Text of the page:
Although full of joy and excitement, the perinatal period can be a tumultuous time for parents. Recognition of maternal mental health around pregnancy and birth (the perinatal period) is, thankfully, growing, leading to an increase in evidence-based interventions to prevent maternal mental health crises and to help mums navigate this challenging period of life. Fathers, however, are often left on the side-lines of perinatal healthcare, and parenthood, with the importance of their role in the family unit and their mental health underestimated and overlooked.
As a PhD student focusing on perinatal mental health, this International Men’s Day, I wanted to focus my attention on the often-invisible Dads, to highlight the importance of promoting and supporting their role in parenthood to protect their mental health and that of the entire family unit.
Societal Expectations of Dads
Gender roles traditionally pigeon-holed women as caregivers and homemakers and men as breadwinners, excluding women from the workplace and men from the home. Expectations of men to provide emotional support and nurture their partners and children were scarce.
A progressive shift in societal norms means that fathers are now expected and indeed wanting to be present in pregnancy, labor and birth and actively involved in child rearing, however, the necessary infrastructure to support them in this newfound role is not available.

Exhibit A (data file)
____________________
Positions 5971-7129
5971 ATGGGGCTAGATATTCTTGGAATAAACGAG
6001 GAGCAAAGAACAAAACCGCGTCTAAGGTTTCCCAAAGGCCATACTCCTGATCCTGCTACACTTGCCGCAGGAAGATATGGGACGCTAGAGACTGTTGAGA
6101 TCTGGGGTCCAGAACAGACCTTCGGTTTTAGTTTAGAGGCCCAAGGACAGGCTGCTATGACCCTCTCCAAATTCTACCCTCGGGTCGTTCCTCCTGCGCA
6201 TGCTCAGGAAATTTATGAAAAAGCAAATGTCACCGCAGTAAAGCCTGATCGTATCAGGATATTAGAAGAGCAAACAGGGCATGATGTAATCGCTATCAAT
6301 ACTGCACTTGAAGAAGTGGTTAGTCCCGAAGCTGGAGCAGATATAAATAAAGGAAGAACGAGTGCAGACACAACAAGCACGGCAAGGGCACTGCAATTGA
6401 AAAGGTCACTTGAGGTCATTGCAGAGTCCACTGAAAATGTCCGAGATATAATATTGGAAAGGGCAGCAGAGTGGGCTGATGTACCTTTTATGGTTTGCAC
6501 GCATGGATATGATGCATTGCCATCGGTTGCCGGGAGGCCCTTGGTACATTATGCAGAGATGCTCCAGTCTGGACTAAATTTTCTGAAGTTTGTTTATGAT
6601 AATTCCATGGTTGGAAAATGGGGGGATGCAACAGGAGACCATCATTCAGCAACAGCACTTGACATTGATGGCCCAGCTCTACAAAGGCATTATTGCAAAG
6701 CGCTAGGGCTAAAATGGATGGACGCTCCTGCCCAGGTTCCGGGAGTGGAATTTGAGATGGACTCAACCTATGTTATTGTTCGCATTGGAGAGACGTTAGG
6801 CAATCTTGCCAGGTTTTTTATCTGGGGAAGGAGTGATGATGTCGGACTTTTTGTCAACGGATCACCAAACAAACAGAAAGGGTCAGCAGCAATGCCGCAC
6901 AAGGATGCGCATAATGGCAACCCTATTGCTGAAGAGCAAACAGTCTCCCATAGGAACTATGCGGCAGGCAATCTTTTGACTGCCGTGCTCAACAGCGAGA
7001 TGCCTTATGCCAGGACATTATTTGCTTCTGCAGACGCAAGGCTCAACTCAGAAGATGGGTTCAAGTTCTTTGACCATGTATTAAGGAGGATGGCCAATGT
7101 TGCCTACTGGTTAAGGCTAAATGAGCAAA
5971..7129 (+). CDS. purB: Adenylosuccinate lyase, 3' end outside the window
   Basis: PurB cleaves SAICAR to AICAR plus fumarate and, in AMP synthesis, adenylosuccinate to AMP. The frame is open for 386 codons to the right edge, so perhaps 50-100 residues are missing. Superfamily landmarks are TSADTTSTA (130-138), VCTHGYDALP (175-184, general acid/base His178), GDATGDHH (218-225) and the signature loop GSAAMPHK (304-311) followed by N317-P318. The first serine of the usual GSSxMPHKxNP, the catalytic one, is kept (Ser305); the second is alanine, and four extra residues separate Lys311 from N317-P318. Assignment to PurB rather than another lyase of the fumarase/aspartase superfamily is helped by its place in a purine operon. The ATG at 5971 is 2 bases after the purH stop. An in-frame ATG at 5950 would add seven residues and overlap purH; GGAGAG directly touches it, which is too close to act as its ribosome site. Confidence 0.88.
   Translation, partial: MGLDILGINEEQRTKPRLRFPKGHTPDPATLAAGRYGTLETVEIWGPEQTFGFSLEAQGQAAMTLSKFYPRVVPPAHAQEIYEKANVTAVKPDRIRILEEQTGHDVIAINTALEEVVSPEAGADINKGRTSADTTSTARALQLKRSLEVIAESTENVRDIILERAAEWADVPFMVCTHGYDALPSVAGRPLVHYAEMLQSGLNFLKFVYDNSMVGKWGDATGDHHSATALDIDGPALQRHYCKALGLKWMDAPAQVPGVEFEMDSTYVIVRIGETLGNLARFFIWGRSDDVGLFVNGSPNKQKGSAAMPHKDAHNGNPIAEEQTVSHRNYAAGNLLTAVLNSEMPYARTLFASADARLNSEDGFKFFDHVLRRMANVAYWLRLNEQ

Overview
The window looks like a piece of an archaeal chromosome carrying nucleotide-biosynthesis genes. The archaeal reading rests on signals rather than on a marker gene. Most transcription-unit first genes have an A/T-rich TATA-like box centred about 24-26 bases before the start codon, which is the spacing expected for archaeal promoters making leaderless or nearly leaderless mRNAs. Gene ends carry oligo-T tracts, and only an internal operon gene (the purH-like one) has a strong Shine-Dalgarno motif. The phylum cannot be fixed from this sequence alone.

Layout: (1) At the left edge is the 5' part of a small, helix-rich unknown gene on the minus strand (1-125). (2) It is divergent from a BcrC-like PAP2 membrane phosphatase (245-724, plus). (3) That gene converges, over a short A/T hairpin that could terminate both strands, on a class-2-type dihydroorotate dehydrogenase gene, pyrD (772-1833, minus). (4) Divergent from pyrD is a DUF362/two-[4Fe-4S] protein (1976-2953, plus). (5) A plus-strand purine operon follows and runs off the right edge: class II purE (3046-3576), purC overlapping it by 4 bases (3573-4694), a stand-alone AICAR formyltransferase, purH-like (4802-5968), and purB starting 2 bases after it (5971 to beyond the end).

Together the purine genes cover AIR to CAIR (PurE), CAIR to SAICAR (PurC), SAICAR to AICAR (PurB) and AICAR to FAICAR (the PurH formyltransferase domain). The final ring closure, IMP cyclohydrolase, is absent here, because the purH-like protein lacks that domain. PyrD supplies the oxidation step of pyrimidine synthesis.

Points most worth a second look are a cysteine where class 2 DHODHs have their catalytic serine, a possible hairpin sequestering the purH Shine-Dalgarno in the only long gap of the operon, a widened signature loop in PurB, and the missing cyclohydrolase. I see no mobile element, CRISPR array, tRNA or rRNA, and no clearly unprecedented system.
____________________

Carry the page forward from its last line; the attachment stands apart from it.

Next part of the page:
Men are therefore having to navigate an unchartered type of fatherhood, that is different to that of all previous generations, alone. The lack of support and education offered to fathers about the perinatal period, alongside damaging patriarchal hangovers expecting them to be ‘manly’, unemotional, ‘rocks’ of the family, prevents them from seeking help and from knowing how to lean on others for support in this challenging period. This has negative impacts on the entire family unit.
Paternal Perinatal Mental Health
Depression is thought to affect 8% of fathers in the perinatal period whilst anxiety affects 5-10%. The new-parent exhaustion combined with feelings of loss of control, inability to meet expectations, low resilience and disappointment have been reported by new fathers as contributing to reduced mental health.
Furthermore, although not physically going through traumatic pregnancies and births themselves, fathers have a front row seat to the suffering of their partners, often feeling helpless or even a hindrance in delivery rooms when things go wrong. A 2017 study focussed on the experiences of fathers who found childbirth traumatic. The fathers vividly described their distress with one stating, “the really traumatic part was just, the sort of, the scream that came out of [my partners] throat was absolutely horrible too…it just really hurt to see her in so much pain.” So whilst research is increasing into the effects of traumatic births on mothers, we must also attend to the distress of the fathers.
Fathers can feel alone and unsupported, hesitant to seek help due to internalized and societal stigma perceiving male suffering as ‘weakness’, perception of paternal mental health problems as less relevant (fathers can fear ‘overshadowing’ the birthing parent), limited capacity of specialist services, skepticism, and attitudinal reluctance. Furthermore, fathers may experience, report, and present mental health symptoms as stress or externalising symptoms, rather than emotional/ internalising symptoms. Compounding this, many measures used to assess mental health may not be sensitive to the symptoms in men, leading to their mental health struggles being overlooked and characterized simply as stress.. Indeed, men are less likely to receive a mental health diagnosis than women.
Of concern, men experiencing perinatal depression have also been shown to have a 20 times higher risk of dying by suicide.